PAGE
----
The rise of digital channels is contributing to a decline in the depth and quality of dealings British and Irish customers have with their banks, harming loyalty, suggests a report from Accenture.
The IT giant's survey of 4000 people shows that the percentage that use online banking every day fell from 32% in 2011 to 19% in 2012. A similar pattern is seen for those using e-banking at latest once a week, down from 71% to 61%.
Branch banking has seen a less pronounced decline, albeit from a lower base: in 2011 17% of respondents visited a branch at least once a week, in 2012 15%.
In contrast, new kid mobile saw a modest rise in the percentage of people using it at least weekly: 10% in 2012, up from nine per cent the previous year and double the five per cent of 2010.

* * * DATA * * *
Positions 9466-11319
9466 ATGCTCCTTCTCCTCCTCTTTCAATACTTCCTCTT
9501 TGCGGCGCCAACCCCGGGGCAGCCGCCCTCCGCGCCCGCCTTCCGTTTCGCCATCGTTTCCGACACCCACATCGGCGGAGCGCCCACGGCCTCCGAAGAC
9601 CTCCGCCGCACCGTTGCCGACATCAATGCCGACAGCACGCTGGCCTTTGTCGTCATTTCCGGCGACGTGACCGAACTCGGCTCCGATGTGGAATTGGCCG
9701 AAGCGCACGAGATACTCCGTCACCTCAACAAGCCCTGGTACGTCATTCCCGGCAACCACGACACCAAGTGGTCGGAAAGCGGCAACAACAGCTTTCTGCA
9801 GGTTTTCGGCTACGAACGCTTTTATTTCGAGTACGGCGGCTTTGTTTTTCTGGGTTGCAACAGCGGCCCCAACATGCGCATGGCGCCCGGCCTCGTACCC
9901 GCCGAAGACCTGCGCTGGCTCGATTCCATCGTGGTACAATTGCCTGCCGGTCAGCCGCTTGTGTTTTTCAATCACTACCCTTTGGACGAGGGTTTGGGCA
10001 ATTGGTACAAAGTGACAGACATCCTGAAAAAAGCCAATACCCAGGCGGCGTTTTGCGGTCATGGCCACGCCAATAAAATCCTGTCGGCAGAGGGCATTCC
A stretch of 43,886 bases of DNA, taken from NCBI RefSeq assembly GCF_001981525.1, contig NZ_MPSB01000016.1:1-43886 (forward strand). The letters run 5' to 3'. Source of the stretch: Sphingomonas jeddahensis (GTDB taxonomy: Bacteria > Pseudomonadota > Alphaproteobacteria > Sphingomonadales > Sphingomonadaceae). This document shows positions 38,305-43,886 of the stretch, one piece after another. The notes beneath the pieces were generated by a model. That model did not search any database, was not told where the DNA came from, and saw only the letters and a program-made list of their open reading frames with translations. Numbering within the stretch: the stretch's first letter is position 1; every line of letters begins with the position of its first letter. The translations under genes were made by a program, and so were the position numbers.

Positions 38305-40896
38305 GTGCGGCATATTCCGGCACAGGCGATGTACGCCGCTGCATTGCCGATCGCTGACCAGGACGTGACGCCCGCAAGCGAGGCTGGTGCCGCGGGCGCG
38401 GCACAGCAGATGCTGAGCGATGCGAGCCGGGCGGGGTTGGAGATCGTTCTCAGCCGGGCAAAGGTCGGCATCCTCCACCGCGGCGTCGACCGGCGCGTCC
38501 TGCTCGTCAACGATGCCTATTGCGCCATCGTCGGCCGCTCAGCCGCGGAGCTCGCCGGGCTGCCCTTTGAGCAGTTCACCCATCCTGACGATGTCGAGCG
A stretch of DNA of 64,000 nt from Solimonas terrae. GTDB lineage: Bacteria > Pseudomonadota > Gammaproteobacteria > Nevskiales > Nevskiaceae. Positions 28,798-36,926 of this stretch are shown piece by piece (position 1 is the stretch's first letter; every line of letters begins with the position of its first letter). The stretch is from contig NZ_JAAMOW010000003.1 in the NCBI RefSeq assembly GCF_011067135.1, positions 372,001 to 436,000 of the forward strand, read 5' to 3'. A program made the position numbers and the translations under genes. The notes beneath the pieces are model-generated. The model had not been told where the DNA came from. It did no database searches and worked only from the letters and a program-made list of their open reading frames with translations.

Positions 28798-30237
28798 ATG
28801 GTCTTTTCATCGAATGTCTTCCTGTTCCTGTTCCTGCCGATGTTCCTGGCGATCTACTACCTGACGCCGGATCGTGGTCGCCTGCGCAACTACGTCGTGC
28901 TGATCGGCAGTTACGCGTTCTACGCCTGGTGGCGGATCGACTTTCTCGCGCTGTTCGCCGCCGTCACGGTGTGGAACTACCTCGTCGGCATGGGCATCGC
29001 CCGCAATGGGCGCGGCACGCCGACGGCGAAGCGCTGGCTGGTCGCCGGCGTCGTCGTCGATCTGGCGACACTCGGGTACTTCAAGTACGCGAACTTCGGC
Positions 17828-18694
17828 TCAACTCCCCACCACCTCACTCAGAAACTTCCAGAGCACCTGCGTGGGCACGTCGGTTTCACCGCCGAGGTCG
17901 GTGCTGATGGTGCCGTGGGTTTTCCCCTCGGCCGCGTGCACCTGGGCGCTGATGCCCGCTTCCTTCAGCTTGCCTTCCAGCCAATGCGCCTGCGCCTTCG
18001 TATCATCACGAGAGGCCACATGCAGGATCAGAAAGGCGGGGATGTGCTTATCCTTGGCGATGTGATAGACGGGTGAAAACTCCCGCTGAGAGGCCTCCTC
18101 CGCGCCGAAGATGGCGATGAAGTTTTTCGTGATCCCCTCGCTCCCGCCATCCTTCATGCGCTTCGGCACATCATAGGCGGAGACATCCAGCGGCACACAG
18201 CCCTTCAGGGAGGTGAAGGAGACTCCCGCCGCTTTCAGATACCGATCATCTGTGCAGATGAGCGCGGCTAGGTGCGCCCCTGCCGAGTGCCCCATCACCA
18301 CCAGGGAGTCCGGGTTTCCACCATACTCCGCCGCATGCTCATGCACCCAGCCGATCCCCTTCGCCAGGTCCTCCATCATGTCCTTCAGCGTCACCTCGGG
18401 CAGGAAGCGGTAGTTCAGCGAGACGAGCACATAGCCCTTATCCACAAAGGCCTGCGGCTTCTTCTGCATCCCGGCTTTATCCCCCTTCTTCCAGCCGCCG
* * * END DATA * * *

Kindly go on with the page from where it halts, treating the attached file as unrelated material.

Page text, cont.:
Meanwhile, customer loyalty is on the decline, with the percentage of customers that had switched to another bank for new products increasing from 11% in 2010 to 15% in 2012. Similarly, reported trust is down from 45% in 2011 to 40% last year.
Accenture argues that there is a link between how customers interact with their banks and how they view them. The vendor suggests that the move to short, impersonal, functional dealings, especially through mobiles, makes it harder for banks to engage users.
"Banks' success in rolling out efficient, user-friendly digital channels and its continuing consumer trust issues may be contributing to an increasingly arm's-length relationship between institutions and their customers, which impacts their opportunities to sell and build loyalty," says Peter Kirk, MD, distribution and marketing services, UK and Ireland, Accenture.